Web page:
My father wanted me to join the Royal Marines - and I did pursue that idea for a while. Then I frankly drifted from job to job, until at 22 I realised I was going nowhere and began to study psychology at evening classes. Then, I began to think about university and did an Access course at Redcar and Cleveland College. That was really, really hard. Even writing the simplest essay was difficult and when I failed some of the exams first time round I thought, "I'll never cope with a degree course." But I kept going - and university then gave me no problems! I was ready for the workload and I knew how to study.

Fitting in with other students wasn't difficult. Ages ranged from 19 to 40 and we got on well. There was one difference in the age groups though! The minute I was handed an essay or assignment I started work on it. The mature students never asked for an extension to deadlines! What was difficult was managing financially. My girlfriend worked all the time I was at university and we lived on her salary and my student loan. Money was tight and I missed my social life. We have a little boy who is five and now I'm earning a decent salary I spoil him rotten.

I have never been happier in my life. I would do it all over again and would advise any prospective mature student to go for it. I loved academic work and would do a Masters if I could afford to.

'MY ADVICE IS TO GO FOR IT!'

LUCILLE BAILEY, 41. King ALfred's, Winchester

Lucille graduated from King Alfred's, Winchester (where 47 per cent of full-timers are mature) with a 2:1 in psychology with philosophy and now works there as a marketing assistant.

I left school with A-levels and did a secretarial course. I had no interest in higher education. After a few years, I got married and had a son who had special needs - so I stayed at home until he was 11. I thought about doing a degree in my late twenties but it was about 10 years later before I decided to test myself by doing A-level psychology. I was accepted here on the basis of my A-levels without interview.

There was no demarcation on my course. About 25 per cent of us were "mature", but all ages worked well together on assignments and in study groups. There were times when I felt I had bitten off more than I could chew. The level of academic work wasn't difficult but there was a huge reading commitment.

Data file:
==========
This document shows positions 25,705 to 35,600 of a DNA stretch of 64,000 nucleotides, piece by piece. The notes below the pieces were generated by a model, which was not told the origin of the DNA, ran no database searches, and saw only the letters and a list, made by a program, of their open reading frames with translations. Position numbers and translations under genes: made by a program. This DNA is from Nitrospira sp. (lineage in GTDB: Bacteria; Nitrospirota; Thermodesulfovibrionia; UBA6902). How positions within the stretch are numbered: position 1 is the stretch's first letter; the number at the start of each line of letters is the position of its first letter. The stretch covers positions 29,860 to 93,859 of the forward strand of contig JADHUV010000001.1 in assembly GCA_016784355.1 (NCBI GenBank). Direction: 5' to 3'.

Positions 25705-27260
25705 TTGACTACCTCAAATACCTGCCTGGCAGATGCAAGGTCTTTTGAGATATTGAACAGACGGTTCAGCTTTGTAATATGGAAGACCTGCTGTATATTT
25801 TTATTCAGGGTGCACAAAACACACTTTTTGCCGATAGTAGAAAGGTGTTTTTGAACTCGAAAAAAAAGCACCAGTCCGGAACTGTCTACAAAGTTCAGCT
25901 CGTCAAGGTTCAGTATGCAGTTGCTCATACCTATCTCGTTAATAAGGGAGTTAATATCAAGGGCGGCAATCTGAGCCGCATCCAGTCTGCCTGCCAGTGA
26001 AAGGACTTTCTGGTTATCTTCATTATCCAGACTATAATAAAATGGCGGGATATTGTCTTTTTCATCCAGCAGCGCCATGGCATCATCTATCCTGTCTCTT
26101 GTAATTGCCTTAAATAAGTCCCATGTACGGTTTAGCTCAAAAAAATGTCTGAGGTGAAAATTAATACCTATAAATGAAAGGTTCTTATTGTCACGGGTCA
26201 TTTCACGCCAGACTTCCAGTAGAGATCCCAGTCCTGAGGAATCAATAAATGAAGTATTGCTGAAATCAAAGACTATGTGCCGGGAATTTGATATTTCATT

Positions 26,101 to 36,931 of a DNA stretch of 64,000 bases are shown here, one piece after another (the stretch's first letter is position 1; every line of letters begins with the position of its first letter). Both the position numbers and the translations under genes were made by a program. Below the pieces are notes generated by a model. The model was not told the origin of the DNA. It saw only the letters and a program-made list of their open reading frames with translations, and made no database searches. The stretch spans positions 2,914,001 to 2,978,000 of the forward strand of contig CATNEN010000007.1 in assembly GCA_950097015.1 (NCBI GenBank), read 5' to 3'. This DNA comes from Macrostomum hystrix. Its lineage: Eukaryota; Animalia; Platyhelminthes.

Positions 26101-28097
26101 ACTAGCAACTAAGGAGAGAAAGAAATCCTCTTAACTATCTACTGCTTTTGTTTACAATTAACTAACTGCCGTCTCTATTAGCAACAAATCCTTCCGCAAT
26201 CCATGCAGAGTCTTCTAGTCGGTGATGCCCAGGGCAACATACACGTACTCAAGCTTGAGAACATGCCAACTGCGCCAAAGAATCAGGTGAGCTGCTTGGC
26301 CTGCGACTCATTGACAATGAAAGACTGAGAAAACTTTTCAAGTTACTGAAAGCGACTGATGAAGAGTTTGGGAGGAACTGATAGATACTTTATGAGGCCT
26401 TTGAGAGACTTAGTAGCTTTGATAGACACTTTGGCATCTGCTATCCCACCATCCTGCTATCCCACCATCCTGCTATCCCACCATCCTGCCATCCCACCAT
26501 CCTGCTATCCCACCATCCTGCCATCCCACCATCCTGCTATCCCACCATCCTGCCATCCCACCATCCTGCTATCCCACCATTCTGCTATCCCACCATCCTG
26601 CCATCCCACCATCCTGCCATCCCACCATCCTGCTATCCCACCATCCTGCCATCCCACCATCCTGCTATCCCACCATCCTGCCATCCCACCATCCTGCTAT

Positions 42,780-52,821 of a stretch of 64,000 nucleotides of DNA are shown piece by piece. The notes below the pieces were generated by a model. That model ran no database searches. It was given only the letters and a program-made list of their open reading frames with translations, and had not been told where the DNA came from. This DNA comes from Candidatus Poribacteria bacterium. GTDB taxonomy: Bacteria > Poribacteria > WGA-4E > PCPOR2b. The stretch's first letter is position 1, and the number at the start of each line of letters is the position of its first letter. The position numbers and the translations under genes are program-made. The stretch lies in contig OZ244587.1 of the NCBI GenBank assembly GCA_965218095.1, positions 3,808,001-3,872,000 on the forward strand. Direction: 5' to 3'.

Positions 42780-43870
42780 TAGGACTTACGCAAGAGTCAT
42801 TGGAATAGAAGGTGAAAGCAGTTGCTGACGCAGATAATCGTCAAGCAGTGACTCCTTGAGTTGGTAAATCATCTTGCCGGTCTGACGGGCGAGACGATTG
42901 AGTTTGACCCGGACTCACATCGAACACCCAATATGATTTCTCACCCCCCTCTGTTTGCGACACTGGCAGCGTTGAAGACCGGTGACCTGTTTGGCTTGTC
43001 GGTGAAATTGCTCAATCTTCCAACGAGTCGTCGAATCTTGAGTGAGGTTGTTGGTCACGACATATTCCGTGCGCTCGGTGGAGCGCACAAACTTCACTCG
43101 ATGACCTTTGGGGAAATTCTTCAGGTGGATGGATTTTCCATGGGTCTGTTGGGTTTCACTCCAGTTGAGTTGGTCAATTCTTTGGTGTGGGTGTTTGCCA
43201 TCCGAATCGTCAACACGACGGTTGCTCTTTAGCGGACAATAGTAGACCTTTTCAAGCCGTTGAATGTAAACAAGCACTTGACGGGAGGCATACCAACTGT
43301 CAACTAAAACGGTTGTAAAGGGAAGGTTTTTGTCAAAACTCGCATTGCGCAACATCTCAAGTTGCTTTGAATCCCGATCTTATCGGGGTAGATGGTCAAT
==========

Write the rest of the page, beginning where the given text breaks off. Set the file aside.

I stuck out for a long time trying to live on savings, housing benefit and my grant but I soon found that I needed a computer and printer and reluctantly applied for a student loan. I couldn't manage everything else if I was constantly queuing to use the college ones. Childcare was sometimes difficult as my son was too old for a nursery and too young to be on his own after school; my marriage had broken up some years earlier. But I did cope thanks to friends and family.

My advice is go for it - and apply for a loan straight away.

USEFUL SOURCES OF INFORMATION

A booklet 'Financial Support for Higher Education Students in England and Wales' - available in England and Wales from the Department for Education and Skills, 0800 731 9133 or the National Assembly for Wales Higher Education Division, 02920 825 831; in Northern Ireland from the Department for Employment and Learning, 02890 257708

A booklet 'What Support is Available for Mature Scottish Students in Higher Education?' from Student Awards Agency for Scotland, 0845 111 1711

* The DfES student support website: www.dfes.gov.uk/studentsupport

* The Welsh Assembly: www.learning.wales.gov.uk

* Northern Ireland: www.delni.gov.uk

* Student Awards Agency for Scotland, www.saas.gov.uk

* For social security benefits, the local office of the Department for Work and Pensions (for Benefits Agency)

SOURCES OF FINANCIAL HELP

IN ENGLAND, NORTHERN IRELAND AND WALES

* Means-tested assistance with payment of tuition fees

* Student loan

Depending on your circumstances, you may be eligible for the following:

* Parents' Learning Allowance Up to £1,300 - apply to LEA/ELB

* Childcare Grant Up to £8,840 for two children - apply to LEA/ELB

* Dependant's Grant (for one dependant adult) Up to £2,280 - apply to LEA/ELB

* Child Tax Credit Claim from Inland Revenue

* Hardship Fund* Payment (variable amount) - apply to university or college

* Hardship Loan* Up to £500 apply to university or college

* From Financial Contingency Funds in Wales.

If you live in Wales you might be eligible for an Assembly Learning Grant

IN SCOTLAND

* No tuition fees if you are a Scottish resident and studying in Scotland

* No graduate endowment to pay if you are assessed as an independent student

* Assistance with payment of fees if studying in England, Wales or Northern Ireland

* Student loan

Other possibilities

* Mature Student's Bursary Up to £2,000 (if studying in Scotland) - apply to college or university

* Dependant's Grant Apply to The Student Awards Agency for Scotland (SAAS)

* Lone Parent's Grant Up to £1,125 - apply to SAAS

* Lone Parent's Childcare Grant Up to £1,050 - apply to SAAS

* School Meals Grant £260 for a child aged 3-10; £280, 11-16 - apply to SAAS

See "Money: whether you have it or not" for information on NHS bursaries